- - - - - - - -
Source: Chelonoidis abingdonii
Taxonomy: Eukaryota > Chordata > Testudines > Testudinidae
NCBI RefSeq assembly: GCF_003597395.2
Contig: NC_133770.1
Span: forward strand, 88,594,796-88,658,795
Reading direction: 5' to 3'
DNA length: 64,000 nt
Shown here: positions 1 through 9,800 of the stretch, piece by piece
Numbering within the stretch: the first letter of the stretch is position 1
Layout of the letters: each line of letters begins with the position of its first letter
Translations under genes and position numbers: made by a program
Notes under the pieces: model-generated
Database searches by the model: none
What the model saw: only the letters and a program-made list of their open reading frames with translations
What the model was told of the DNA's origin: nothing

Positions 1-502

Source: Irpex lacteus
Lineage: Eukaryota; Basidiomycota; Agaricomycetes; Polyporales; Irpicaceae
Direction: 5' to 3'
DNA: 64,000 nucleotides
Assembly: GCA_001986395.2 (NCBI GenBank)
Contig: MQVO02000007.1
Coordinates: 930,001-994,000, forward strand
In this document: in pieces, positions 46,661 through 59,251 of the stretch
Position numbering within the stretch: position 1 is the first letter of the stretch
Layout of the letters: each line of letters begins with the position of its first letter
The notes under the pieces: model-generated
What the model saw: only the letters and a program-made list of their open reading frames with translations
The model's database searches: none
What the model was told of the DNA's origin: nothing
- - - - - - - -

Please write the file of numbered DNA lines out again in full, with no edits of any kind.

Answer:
Source: Chelonoidis abingdonii
Taxonomy: Eukaryota > Chordata > Testudines > Testudinidae
NCBI RefSeq assembly: GCF_003597395.2
Contig: NC_133770.1
Span: forward strand, 88,594,796-88,658,795
Reading direction: 5' to 3'
DNA length: 64,000 nt
Shown here: positions 1 through 9,800 of the stretch, piece by piece
Numbering within the stretch: the first letter of the stretch is position 1
Layout of the letters: each line of letters begins with the position of its first letter
Translations under genes and position numbers: made by a program
Notes under the pieces: model-generated
Database searches by the model: none
What the model saw: only the letters and a program-made list of their open reading frames with translations
What the model was told of the DNA's origin: nothing

Positions 1-502

Source: Irpex lacteus
Lineage: Eukaryota; Basidiomycota; Agaricomycetes; Polyporales; Irpicaceae
Direction: 5' to 3'
DNA: 64,000 nucleotides
Assembly: GCA_001986395.2 (NCBI GenBank)
Contig: MQVO02000007.1
Coordinates: 930,001-994,000, forward strand
In this document: in pieces, positions 46,661 through 59,251 of the stretch
Position numbering within the stretch: position 1 is the first letter of the stretch
Layout of the letters: each line of letters begins with the position of its first letter
The notes under the pieces: model-generated
What the model saw: only the letters and a program-made list of their open reading frames with translations
The model's database searches: none
What the model was told of the DNA's origin: nothing